The great irony here is that the Palestinians, who Rhodes purportedly supports, actually commit ethnic cleansing against Jews. Under Palestinian law, for example, selling or attempting to sell land to Jews is a crime, punishable by hard labor, imprisonment, and even execution. Furthermore, the Palestinian Authority encourages murdering Jews by rewarding terrorists who carry out attacks against Israelis. Indeed, the PA allocates hundreds of millions of dollars of its annual budget to pay these criminals and their families. Palestinian leaders also refuse to accept Jews' right to self-determination, repeatedly saying they will never recognize Israel as a Jewish state. In Israel, meanwhile, Arabs comprise more than 20 percent of the population and enjoy full rights as Israeli citizens. They can even protest publicly against Israeli policies, enjoying the benefits of Israel's democracy. Moreover, many Palestinians try to work in Israel, where they earn much higher wages, and the Arab population in the Palestinian territories has skyrocketed since the founding of Israel in 1948. There is no argument to support claims of ethnic cleansing against Israel—unless, of course, someone wants to lie.
And here we get to Rep. Rashida Tlaib (D., Mich.), who, just one day after Rhodes's tweet, compared Israel to Nazi Germany. Tlaib made the absurd comparison while speaking on the House floor to oppose a resolution affirming the chamber's opposition to the Boycott, Divestment, and Sanctions movement against Israel. Tlaib, a Palestinian-American who supports the BDS movement, said she could not stand by and watch an attack on the right to "boycott the racist policies of the government and state of Israel."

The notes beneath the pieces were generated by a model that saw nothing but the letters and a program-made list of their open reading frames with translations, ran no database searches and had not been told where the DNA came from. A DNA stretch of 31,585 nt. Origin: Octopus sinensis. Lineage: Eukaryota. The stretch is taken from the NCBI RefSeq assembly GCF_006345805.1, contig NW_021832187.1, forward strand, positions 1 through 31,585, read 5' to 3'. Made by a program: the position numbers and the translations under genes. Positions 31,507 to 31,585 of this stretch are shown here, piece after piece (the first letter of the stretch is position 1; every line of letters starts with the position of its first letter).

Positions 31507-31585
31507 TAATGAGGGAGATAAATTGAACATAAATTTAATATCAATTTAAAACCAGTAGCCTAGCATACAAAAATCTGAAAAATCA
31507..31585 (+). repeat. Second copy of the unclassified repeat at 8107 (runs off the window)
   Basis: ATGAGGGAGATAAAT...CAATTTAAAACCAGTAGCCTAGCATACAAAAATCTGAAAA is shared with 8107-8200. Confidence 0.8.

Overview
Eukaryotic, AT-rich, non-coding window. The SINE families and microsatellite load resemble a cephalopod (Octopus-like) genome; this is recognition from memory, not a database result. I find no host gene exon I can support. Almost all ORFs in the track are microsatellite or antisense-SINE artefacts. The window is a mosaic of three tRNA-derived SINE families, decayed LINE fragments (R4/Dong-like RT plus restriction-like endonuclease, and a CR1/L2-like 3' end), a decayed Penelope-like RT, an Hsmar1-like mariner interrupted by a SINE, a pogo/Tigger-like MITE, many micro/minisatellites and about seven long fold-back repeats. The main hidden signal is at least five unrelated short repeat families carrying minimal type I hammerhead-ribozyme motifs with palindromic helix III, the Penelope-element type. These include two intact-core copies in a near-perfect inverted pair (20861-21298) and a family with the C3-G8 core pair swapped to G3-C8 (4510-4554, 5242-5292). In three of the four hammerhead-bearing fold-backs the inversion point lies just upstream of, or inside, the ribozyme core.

"The right to boycott is deeply rooted in the fabric of our country," she said. "Americans boycotted Nazi Germany in response to dehumanization, imprisonment, and genocide of Jewish people."
It is shameful to liken Nazi Germany to a country full of survivors, and descendants of survivors, of the Holocaust. One reason why so many Jews were slaughtered in Europe is because they could not flee to Israel, then known as Mandatory Palestine, where Arabs actually revolted to prevent Jews from coming there.
Unfortunately, attacks like Rhodes and Tlaib's are now typical of far-left progressives, who have made hatred of the world's only Jewish state part of their moral and political doctrines. Such attacks reveal a creepy obsession with Israel, a country about the size of New Jersey that, in the progressive worldview, is somehow behind much of the world's evils.
Progressives are not just affecting Israel; they are inspiring hatred everywhere, including in the United States. Just look at Sam Zahr, a Lebanese-American who lives in Dearborn, Mich. Zahr recently delayed the scheduled opening of a franchise of Burgerim, a restaurant chain founded in Israel, after the Arab-American community lashed out at him. His kids were bullied, and he even received threatening messages, all because the burger company started in Israel. Progressives like Rhodes and Tlaib inspire—one could even argue encourage—such hatred by demonizing and delegitimizing Israel, making it seem perfectly fine to terrorize a man to crush his dreams. Zahr is a victim of the BDS movement, which Rhodes may not explicitly support but certainly helps with his rhetoric and actions.
This kind of behavior will inevitably target Jews, who are already the main victims of hate crimes, even without such pervasive assaults on Jewish sovereignty. There have been numerous examples of hatred toward Israel manifesting as attacks on Jews. The line is so blurred, in part because Israel and the Jewish people are inexorably linked. Criticizing Israel is fine, but demonizing and delegitimizing the Jewish state crosses a clear, red line, into the realm of something much worse. When progressives discard the truth to demonize Israel, they also demonize the Jewish community, whether they know it or not. They are creating an environment hostile toward Jews—an environment that, one day, may make Jews in the West that much more grateful for having Israel as a refuge.